Dr. Anne Virkki
- Email: anne(a)naic.edu
- Office: (787) 878-2612 x337
My main area of research is to investigate what we can say about planetary surfaces by using planetary radar. Radar is not only a powerful instrument for refining the orbits of asteroids, but also the most effective ground-based technique to give clues of the decimeter-scale surface roughness of a planetary object. Nevertheless, what role different parameters such as the surface density and material, or the number, size, and shape of the particles on a planetary surface play in the radar echo is not trivial.
I defended my thesis entitled "Planetary surface characterization by modeling radar scattering" in January 2016 at the University of Helsinki. I was born and raised in Finland and traveled through my whole academic education path there. After high school in an international baccalaureate program, I enrolled in the University of Helsinki in 2006 and wrote Bachelor's, Master's and PhD theses under the advisement of Prof. Karri Muinonen, the head of the Solar System research group at the department of physics. Asteroid research has been my main interest from the very beginning, although more recently I have branched out to other radar scattering applications, including the cometary comae and lunar craters.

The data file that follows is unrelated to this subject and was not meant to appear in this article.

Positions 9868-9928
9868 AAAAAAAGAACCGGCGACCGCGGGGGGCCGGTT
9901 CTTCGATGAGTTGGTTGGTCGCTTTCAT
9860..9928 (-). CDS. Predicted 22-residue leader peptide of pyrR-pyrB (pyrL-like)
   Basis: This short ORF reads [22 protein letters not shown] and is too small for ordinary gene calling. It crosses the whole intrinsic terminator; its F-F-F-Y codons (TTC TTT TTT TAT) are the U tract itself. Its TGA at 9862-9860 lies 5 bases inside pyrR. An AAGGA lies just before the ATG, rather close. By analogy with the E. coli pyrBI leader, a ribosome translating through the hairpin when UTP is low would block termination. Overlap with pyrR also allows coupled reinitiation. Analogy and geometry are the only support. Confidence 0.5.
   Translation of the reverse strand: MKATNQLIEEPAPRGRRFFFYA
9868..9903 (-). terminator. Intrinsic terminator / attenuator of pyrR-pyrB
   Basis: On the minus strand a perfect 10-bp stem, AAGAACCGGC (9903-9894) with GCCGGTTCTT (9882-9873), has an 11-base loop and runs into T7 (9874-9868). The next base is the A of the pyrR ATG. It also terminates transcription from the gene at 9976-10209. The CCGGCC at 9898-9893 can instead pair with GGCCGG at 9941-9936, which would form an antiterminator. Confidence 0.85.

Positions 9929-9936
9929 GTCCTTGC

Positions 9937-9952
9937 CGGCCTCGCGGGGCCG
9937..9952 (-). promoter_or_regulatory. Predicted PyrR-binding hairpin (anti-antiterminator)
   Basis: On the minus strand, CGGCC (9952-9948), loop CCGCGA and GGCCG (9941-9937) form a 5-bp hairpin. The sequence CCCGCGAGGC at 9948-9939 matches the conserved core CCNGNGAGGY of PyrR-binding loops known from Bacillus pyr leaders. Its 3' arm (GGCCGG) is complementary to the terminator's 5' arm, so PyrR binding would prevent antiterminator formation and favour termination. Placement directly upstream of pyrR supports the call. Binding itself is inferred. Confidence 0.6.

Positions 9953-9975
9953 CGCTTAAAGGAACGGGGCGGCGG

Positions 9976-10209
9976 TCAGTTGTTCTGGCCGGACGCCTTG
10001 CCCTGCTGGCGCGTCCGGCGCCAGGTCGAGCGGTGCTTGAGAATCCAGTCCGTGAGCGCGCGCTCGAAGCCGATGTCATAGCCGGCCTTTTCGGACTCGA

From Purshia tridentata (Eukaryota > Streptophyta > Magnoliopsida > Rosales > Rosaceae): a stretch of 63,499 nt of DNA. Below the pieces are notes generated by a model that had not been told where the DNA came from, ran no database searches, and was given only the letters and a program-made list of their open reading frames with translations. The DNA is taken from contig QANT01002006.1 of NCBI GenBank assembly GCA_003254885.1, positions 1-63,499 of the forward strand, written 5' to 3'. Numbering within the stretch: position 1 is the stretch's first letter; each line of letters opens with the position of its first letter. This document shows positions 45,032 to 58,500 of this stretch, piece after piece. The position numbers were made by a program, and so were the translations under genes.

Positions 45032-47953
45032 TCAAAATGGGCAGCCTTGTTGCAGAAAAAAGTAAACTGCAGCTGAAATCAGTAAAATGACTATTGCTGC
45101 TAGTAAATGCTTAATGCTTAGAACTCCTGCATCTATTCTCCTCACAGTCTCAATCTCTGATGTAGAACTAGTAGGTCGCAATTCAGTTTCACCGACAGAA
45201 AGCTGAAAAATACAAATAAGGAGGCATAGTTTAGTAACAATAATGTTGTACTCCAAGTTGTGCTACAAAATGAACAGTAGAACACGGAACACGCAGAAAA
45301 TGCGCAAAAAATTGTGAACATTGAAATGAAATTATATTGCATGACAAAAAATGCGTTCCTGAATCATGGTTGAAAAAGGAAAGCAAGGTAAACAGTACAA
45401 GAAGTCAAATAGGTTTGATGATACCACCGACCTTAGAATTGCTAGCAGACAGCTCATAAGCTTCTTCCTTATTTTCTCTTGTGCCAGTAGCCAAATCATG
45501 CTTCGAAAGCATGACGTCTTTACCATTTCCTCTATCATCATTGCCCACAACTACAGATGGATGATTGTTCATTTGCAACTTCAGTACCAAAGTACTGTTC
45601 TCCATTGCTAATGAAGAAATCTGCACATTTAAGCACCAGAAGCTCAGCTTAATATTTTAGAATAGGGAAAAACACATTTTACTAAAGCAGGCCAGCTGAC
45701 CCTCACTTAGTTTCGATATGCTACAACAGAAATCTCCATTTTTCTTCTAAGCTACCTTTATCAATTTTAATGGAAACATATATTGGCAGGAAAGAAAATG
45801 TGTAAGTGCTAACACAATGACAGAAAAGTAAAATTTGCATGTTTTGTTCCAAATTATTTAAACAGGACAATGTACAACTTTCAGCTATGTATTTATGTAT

During the graduate studies, in October 2013, I got a wonderful opportunity to visit the Arecibo Observatory. Already the first visit at the observatory convinced me to apply for a postdoc position there. To my great fortune, I was selected for the position, which gave me the opportunity to continue my research of radar properties of planetary objects and to learn to observe using the world's most powerful radar.
In addition to doing research, I enjoy the arts of writing, drawing, and dancing, and tend three cats.